By Barry Jagoda
Journalists covering wildfires, and their readers, know the meaning of “real news.”
“Fake news” is a laughable concept in a disaster zone, where information provided by the media can be a matter of life and death. Readers, listeners and viewers—urgently needing facts—also know the critical importance of professional journalism.
As fire rages, political figures who might term reporting “fake” would do so only at their peril. Partisanship ends at the fire line where first responders try to save lives and property. Coverage is essential. Here journalism is seen as an adjunct to emergency services.
Work and life in the danger zone is an antidote to the slanderous term sometimes applied by public figures who conveniently deride the work of news people. Readers understand the need for facts about arson, about sufficient deployment of firefighters and their gear.
A cure for throwing around malicious terms like “fake news” comes when there is peril all around, when lives are at stake and when truth is employed by media personnel giving information which can be the difference between survival and dying.
In the poisonous polarized political world of our times those on one side of an issue can fling about terms that demean journalism. This kind of attack would get nowhere with one living and working in zones of natural disaster—including earthquakes, tornadoes, floods and hurricanes. Here the products of reporters can easily be understood to be vital.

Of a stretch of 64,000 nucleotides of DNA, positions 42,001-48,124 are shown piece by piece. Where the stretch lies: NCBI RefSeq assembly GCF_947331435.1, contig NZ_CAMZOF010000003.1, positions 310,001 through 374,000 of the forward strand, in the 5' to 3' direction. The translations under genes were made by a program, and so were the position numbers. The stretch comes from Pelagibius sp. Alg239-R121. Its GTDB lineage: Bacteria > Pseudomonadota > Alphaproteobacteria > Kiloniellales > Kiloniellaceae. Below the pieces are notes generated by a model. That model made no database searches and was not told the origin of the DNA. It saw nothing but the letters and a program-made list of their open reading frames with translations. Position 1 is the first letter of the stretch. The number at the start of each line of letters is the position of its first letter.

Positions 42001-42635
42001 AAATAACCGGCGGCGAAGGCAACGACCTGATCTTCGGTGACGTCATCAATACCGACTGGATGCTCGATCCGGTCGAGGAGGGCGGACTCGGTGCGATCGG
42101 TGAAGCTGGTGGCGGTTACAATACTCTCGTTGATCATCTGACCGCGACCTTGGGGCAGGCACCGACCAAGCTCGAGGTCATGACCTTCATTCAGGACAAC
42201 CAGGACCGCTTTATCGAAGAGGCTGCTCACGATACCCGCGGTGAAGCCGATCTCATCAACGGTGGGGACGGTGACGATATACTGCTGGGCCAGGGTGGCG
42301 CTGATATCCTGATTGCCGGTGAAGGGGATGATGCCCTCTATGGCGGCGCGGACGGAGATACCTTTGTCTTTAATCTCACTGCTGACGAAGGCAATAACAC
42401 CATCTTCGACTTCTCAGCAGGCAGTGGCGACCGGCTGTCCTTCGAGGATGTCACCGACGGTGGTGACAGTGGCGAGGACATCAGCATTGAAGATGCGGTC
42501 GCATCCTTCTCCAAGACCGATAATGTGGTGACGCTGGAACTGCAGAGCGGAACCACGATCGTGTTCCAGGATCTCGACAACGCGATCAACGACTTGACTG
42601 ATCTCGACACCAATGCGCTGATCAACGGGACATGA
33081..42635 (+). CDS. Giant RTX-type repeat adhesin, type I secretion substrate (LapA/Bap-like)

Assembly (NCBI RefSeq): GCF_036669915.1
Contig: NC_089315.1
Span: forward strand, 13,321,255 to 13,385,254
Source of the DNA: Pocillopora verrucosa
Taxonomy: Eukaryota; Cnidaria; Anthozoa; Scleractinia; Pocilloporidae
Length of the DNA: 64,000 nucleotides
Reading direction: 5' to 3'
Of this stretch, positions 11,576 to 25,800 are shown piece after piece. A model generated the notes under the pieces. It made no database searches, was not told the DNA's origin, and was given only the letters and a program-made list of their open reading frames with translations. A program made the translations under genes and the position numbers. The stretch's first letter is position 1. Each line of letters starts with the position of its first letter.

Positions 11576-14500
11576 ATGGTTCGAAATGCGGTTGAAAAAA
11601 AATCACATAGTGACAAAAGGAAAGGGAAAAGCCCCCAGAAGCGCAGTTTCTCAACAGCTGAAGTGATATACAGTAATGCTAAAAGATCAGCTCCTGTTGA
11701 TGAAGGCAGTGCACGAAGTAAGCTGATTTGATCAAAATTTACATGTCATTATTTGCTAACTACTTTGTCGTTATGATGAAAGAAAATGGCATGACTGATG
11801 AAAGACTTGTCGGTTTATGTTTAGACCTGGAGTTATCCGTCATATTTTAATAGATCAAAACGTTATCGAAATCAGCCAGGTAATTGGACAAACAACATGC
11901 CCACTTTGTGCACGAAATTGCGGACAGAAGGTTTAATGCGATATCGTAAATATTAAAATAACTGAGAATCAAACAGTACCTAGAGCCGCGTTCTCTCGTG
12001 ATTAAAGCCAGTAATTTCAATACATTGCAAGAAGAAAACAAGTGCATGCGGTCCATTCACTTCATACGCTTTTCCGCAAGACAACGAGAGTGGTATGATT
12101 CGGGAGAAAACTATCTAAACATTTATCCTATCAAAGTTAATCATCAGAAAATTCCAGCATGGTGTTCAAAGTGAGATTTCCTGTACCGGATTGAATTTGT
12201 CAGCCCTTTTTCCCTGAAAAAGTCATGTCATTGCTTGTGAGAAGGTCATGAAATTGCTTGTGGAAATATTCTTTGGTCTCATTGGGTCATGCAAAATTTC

Demagogues—in Washington and other world capitals–who specialize in attacking or distorting journalism will get no response. Their filth finds no incubation in circumstances where getting facts to the front of the minds of citizens is crucial.
Controversy over policy and politics—attacking journalism—has no place when lives are at stake. No one can be a sneering enemy of journalism at the front line of disaster.
Barry Jagoda, an award-winning broadcast journalist, was special assistant to President Carter for media and public affairs. He lives in La Jolla.
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